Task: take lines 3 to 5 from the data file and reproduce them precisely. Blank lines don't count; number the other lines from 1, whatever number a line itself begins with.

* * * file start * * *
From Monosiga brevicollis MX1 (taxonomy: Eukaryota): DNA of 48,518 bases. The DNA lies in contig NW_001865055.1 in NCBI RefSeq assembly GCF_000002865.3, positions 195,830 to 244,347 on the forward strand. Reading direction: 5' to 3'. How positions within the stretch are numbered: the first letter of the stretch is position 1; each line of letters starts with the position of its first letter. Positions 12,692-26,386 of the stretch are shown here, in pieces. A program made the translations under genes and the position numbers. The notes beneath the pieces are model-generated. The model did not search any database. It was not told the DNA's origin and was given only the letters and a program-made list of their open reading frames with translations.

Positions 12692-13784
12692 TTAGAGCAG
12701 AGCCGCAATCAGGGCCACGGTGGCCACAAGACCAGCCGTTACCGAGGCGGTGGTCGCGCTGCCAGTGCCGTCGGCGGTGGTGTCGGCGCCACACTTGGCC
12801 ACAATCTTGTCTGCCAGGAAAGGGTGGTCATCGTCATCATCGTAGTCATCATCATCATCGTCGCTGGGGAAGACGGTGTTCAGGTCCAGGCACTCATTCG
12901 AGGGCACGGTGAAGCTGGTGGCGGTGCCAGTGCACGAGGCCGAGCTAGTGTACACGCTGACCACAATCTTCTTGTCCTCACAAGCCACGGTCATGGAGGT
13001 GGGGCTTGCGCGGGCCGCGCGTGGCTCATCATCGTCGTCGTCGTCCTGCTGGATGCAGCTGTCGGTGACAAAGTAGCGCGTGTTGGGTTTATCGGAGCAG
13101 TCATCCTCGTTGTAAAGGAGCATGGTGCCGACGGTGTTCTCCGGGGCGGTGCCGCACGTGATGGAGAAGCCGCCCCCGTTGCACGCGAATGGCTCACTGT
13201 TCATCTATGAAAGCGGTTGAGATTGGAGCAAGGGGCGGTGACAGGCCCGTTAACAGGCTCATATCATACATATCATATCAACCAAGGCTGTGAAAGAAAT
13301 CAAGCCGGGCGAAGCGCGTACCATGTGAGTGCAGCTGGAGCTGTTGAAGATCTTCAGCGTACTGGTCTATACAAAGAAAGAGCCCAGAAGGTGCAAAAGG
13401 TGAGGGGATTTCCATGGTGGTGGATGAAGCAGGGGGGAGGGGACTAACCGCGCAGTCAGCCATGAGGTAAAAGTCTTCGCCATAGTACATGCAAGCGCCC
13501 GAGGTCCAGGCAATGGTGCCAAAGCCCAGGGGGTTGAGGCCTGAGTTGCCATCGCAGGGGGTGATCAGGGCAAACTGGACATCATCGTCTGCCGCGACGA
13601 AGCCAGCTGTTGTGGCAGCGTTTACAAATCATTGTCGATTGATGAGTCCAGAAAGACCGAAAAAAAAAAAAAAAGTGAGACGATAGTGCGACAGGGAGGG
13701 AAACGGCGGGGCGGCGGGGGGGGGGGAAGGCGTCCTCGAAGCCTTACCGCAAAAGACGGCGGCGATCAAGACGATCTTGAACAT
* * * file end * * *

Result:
12692 TTAGAGCAG
12701 AGCCGCAATCAGGGCCACGGTGGCCACAAGACCAGCCGTTACCGAGGCGGTGGTCGCGCTGCCAGTGCCGTCGGCGGTGGTGTCGGCGCCACACTTGGCC
12801 ACAATCTTGTCTGCCAGGAAAGGGTGGTCATCGTCATCATCGTAGTCATCATCATCATCGTCGCTGGGGAAGACGGTGTTCAGGTCCAGGCACTCATTCG